Internet forums… websites and communities where I spent thousands of hours. To me, they already feel like relics of the past. I’m 21 and began using the internet about 10 years ago, maybe more. I’m sure the majority of kids who are now starting to browse the web (probably at earlier ages than I was) will not participate in a classic forum, perhaps not even land there through some random search. You know, the kind of discussion websites where there are threads, posts, moderators and rules, things are typically ordered in chronological order, and reactions to posts (“votes”, “likes”, and similar) are either unavailable or something added to the system as an add-on rather than a core mechanic.
In recent years, even I – someone who used to be staff on a medium-sized forum, FreeVPS – have withdrawn from most forums where I used to actively participate. Many of my friends who know what a forum is, either never got to participating in one, or are now participating much less than they used to do two, three, four years ago.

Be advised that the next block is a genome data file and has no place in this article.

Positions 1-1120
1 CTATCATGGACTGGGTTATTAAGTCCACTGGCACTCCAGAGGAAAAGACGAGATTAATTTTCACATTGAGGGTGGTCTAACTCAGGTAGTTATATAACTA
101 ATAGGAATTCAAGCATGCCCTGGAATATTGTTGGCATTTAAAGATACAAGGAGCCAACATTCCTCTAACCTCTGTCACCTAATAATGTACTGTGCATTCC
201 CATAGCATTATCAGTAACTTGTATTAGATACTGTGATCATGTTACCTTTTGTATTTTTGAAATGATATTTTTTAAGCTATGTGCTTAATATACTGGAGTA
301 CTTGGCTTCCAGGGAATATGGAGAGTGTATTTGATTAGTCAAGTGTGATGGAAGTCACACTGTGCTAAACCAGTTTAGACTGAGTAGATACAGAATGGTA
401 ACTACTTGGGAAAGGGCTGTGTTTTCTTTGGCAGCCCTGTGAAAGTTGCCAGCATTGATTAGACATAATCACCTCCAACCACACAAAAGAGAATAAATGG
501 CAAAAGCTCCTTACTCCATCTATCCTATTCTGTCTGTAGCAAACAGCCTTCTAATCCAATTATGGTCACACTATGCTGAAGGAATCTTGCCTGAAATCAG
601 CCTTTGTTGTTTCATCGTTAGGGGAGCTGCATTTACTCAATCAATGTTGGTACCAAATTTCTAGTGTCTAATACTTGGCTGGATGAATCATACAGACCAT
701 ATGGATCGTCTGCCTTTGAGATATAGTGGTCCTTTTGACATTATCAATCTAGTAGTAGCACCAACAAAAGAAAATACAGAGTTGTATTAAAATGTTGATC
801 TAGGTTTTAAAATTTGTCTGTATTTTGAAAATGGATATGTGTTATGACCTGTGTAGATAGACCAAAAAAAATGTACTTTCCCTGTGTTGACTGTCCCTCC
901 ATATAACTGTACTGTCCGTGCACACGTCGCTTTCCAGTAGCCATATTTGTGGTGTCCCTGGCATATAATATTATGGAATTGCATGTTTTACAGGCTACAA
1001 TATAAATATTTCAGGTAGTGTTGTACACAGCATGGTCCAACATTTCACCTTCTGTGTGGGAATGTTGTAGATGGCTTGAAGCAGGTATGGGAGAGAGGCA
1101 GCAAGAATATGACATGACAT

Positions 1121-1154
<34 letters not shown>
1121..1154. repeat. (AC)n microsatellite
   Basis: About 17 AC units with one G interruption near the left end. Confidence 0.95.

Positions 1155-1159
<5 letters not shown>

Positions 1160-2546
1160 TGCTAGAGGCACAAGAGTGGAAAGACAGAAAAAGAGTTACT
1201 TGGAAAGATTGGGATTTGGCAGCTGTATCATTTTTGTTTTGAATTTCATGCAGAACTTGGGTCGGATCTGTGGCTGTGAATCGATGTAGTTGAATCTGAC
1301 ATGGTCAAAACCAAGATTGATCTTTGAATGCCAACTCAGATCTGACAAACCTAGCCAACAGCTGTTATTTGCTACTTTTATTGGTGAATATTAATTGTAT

In recent months, it has come to my attention that some of the forum-based communities I frequented are facing serious drops in activity levels, sometimes to the point where days go by without a post, where previously there used to be at least one post per hour. While this reduction in activity is in part because the main topics of those forums are becoming more and more niche, I believe a big chunk of the problem has to do with the fact that they are, well, forums. The lack of activity has even led to meta-discussions on new directions and ways to bring life back to these communities – see the threads at Cemetech and CodeWalrus.